The Firearms Forum banner

1 - 12 of 12 Posts

·
Premium Member
Joined
·
11,628 Posts
reeves, how about some dimensions or something for perspective. Something even like a regular sized coffee cup.
 

·
Registered
Joined
·
9,453 Posts
Also, good clear pictures of any writing on the barrel or lock plate.

Meanwhile, what you have is a back actioned cap lock pistol in less than good condition. Age could be anywhere between the mid 1830's to late 1860's

It's a shame the hammer, ramrod, ramrod thimbles and under rib and the lid to the cap box are missing.
 

·
Registered
Joined
·
7 Posts
Discussion Starter #5
reeves, how about some dimensions or something for perspective. Something even like a regular sized coffee cup.
I should have thought of that. Yes, I will post up some new photos. I will be out of town tomorrow but will do that by this weekend. Thank you.

Better lighting (such as out doors in natural sunlight) would help as well.
I will do that. Thanks for your willingness to help.
 

·
Registered
Joined
·
7 Posts
Discussion Starter #6
Also, good clear pictures of any writing on the barrel or lock plate.

Meanwhile, what you have is a back actioned cap lock pistol in less than good condition. Age could be anywhere between the mid 1830's to late 1860's

It's a shame the hammer, ramrod, ramrod thimbles and under rib and the lid to the cap box are missing.
I think there is some writing but I can't really make it out. I will work on getting a better photo.

Yes, the condition is a shame. This is something that was passed down through my dad's family and I never saw it whole. I wouldn't really be looking to sell it, though. I just want to know more about what I have so that maybe I can figure out where it fits in my family's history.
 

·
Registered
Joined
·
9,453 Posts
Without a maker's name or perhaps proof marks it's going to be hard to narrow down a timeframe or location of origin for you.

Luckily for you the pistol has a hooked breech so it's fairly easy to dismount the barrel from the stock to have a look at the underside for any proof marks it may have.
If you'd like, I can post some instructions for dismounting the barrel, but before you do anything else I'll walk you through verifying that it isn't still loaded. a lot of old muzzle loaders were kept loaded at all times and every once in a while they were stored away still loaded.

So, find a pencil or wooden dowel that's small enough to slide inside the bore and is longer than the barrel.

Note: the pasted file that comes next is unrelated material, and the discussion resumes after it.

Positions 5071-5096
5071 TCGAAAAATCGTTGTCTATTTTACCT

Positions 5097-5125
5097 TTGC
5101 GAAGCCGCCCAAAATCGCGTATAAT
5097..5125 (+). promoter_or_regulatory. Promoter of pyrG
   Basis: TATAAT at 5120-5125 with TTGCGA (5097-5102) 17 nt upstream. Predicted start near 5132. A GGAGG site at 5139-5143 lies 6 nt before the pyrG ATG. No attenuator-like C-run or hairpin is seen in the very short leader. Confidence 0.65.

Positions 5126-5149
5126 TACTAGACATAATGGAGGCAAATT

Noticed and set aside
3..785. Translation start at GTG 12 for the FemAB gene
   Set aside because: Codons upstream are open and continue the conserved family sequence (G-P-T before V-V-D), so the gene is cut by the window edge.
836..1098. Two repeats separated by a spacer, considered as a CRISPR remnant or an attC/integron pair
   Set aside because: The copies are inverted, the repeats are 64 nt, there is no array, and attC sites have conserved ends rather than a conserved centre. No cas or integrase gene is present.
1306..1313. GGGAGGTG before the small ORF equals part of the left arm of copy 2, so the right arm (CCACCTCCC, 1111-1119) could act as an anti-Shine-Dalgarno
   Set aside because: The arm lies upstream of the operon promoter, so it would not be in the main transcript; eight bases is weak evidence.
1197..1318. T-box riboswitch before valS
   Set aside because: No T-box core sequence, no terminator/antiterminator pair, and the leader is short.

Next, slide the dowel into the barrel and make sure it goes all the way down to the breech plug.
muzzleloader pistol.JPG


The dowel or pencil (green line) should be able to go down as far as the orange line, if it doesn't the pistol might still be loaded.
 

·
Registered
Joined
·
7 Posts
Discussion Starter #8
Without a maker's name or perhaps proof marks it's going to be hard to narrow down a timeframe or location of origin for you.

Luckily for you the pistol has a hooked breech so it's fairly easy to dismount the barrel from the stock to have a look at the underside for any proof marks it may have.
If you'd like, I can post some instructions for dismounting the barrel, but before you do anything else I'll walk you through verifying that it isn't still loaded. a lot of old muzzle loaders were kept loaded at all times and every once in a while they were stored away still loaded.

So, find a pencil or wooden dowel that's small enough to slide inside the bore and is longer than the barrel.

Next, slide the dowel into the barrel and make sure it goes all the way down to the breech plug.
View attachment 186070

The dowel or pencil (green line) should be able to go down as far as the orange line, if it doesn't the pistol might still be loaded.
Thanks. I will do that.
 

·
Registered
Joined
·
7 Posts
Discussion Starter #9
Without a maker's name or perhaps proof marks it's going to be hard to narrow down a timeframe or location of origin for you.

Luckily for you the pistol has a hooked breech so it's fairly easy to dismount the barrel from the stock to have a look at the underside for any proof marks it may have.
If you'd like, I can post some instructions for dismounting the barrel, but before you do anything else I'll walk you through verifying that it isn't still loaded. a lot of old muzzle loaders were kept loaded at all times and every once in a while they were stored away still loaded.

So, find a pencil or wooden dowel that's small enough to slide inside the bore and is longer than the barrel.

Next, slide the dowel into the barrel and make sure it goes all the way down to the breech plug.
View attachment 186070

The dowel or pencil (green line) should be able to go down as far as the orange line, if it doesn't the pistol might still be loaded.
Thanks. The pistol is unloaded.
 

·
Registered
Joined
·
7 Posts
Discussion Starter #10
I'm not a shooter but received this muzzleloader pistol as part of an inheritance. Can someone tell me what I have?

Thanks.
Here are additional photos of the pistol.
 

Attachments

1 - 12 of 12 Posts
Top